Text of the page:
sometimes semi-legal or illegal transactions commonly associated with the developing
The links between insufficient legal channels of migration and the growth of sanfei in
certain sectors of labour shortages have rarely been articulated in policy or scholarly
discourses in China. The notable exception being Zhu and Price (2013), who have
argued for a regulatory framework to recognize and convert irregular workers such as
Southeast Asian factory workers into guest laborers who enjoy a settled range of rights
and responsibilities in Chinese law. The creation of more accessible migration routes
in the form of guest worker schemes has been promoted as an appropriate policy for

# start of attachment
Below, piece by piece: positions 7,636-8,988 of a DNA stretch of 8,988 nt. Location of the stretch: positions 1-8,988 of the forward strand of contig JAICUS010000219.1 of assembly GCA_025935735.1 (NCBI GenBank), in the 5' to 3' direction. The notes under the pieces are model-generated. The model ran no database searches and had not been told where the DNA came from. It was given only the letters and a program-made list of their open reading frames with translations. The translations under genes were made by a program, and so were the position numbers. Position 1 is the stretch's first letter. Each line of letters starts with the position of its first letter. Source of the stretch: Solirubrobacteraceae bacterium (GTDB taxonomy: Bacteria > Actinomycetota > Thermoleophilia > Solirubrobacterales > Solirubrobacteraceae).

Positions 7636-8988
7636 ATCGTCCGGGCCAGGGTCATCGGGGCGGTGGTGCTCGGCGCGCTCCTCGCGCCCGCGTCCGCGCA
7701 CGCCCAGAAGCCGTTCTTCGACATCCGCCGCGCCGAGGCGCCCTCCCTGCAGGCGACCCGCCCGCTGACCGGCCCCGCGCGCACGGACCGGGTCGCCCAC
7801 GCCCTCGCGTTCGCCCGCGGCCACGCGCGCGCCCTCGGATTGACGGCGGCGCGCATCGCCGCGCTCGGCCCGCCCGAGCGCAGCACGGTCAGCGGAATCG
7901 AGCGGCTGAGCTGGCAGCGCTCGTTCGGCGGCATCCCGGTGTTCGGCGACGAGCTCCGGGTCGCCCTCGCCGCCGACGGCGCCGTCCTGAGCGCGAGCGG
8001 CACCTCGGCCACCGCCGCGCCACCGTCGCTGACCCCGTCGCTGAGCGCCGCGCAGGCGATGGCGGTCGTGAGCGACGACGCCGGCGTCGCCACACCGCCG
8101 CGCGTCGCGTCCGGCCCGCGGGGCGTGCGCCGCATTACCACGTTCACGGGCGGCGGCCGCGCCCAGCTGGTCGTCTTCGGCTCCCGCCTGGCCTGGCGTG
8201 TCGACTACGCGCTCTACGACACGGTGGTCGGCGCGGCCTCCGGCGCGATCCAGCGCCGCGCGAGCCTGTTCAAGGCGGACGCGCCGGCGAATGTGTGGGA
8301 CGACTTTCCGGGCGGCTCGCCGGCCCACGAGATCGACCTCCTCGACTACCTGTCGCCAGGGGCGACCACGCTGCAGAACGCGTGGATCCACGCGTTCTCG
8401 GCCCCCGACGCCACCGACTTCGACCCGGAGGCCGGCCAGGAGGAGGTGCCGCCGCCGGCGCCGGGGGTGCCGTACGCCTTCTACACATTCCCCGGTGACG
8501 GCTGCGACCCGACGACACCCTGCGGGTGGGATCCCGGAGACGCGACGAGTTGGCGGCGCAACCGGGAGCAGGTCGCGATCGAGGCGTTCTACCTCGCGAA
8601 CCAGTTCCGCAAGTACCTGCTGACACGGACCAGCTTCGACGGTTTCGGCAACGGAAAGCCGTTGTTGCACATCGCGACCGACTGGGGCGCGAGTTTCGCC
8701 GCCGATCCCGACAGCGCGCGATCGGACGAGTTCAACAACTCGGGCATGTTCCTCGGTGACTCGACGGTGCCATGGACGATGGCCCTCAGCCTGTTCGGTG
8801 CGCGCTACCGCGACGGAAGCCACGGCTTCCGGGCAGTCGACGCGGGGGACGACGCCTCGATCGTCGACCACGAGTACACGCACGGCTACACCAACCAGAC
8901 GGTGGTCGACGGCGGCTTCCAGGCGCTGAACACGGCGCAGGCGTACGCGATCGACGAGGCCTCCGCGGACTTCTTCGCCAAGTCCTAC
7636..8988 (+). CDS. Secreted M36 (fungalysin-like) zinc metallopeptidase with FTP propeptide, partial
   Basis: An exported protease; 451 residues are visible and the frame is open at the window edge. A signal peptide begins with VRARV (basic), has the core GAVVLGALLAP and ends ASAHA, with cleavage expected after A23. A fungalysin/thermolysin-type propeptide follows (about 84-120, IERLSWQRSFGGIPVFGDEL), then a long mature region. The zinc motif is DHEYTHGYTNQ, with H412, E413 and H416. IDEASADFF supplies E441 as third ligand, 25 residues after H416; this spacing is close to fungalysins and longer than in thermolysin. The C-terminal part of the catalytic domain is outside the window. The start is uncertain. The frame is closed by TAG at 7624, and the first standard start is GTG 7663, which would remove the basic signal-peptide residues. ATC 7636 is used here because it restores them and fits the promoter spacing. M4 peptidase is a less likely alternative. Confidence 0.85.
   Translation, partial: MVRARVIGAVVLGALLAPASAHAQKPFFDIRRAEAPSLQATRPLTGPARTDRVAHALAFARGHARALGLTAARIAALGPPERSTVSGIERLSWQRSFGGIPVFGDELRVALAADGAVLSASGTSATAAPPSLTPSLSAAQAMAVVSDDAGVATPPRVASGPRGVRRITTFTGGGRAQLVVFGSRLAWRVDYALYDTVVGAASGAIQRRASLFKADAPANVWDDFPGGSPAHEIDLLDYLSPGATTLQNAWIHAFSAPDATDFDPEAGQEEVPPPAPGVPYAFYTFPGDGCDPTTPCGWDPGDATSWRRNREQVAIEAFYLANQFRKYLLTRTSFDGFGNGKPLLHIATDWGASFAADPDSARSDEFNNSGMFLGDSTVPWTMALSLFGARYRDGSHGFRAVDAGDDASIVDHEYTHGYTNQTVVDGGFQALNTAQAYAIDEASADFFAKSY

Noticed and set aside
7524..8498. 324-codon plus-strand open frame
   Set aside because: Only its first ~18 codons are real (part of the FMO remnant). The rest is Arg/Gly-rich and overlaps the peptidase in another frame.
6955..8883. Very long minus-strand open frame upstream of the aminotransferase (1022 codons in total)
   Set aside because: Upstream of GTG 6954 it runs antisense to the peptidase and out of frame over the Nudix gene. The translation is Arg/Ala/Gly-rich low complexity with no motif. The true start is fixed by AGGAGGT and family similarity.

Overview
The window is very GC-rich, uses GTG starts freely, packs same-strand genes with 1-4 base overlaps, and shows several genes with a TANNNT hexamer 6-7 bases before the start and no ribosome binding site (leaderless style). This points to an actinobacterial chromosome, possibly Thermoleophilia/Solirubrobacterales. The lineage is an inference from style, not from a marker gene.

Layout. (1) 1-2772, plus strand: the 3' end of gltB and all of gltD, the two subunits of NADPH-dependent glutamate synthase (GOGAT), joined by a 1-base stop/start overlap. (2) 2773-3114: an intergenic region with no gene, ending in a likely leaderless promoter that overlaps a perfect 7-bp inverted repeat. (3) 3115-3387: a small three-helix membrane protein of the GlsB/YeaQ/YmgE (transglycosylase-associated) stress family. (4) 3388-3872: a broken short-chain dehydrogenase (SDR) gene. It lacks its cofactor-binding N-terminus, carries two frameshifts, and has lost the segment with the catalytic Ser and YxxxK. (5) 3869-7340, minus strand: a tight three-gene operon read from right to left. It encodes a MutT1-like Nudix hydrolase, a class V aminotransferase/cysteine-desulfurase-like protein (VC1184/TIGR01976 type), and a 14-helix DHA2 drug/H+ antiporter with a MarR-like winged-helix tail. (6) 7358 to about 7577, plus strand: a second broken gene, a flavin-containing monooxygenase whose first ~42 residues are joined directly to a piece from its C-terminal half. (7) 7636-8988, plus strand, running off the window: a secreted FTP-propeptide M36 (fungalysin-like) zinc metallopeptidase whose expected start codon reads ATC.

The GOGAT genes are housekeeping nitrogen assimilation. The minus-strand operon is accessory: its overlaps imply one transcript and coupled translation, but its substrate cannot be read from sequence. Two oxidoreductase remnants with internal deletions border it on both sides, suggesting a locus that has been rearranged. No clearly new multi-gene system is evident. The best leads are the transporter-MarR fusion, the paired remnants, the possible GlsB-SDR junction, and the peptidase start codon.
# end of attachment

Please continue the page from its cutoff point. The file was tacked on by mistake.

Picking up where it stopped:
addressing strong push and pull factors of global low skilled migration. Advocates of
such schemes claim that the alternative would be the channelling of migrants into
informal and less regulated sectors of the labour market where they are more vulnerable
to exploitation (Global Commission on International Migration 2005). However, past
and present guest worker schemes in numerous industrialized countries have been
subject to numerous criticisms, such as the exploitation of guest workers that arise from

UNRISD Working Paper 20166

an array of restrictions on basic rights and the failure of these schemes to ensure the
temporary presence of migrants in the host state.2
The limited designated legal migration routes for labour migration in China, combined
with restrictive and bureaucratic procedures of admission (which pivots on the
employers sponsorship of the migrant) can render migrants status more precarious. For
the select group of migrants who are admitted under the Z visa, the primary condition of
entry (a job offer with a specific employer) forms the basis of a variety of restrictions on
their employment in China.

Restrictions on employment
A key restriction of immigration controls upon migrants employment relations is the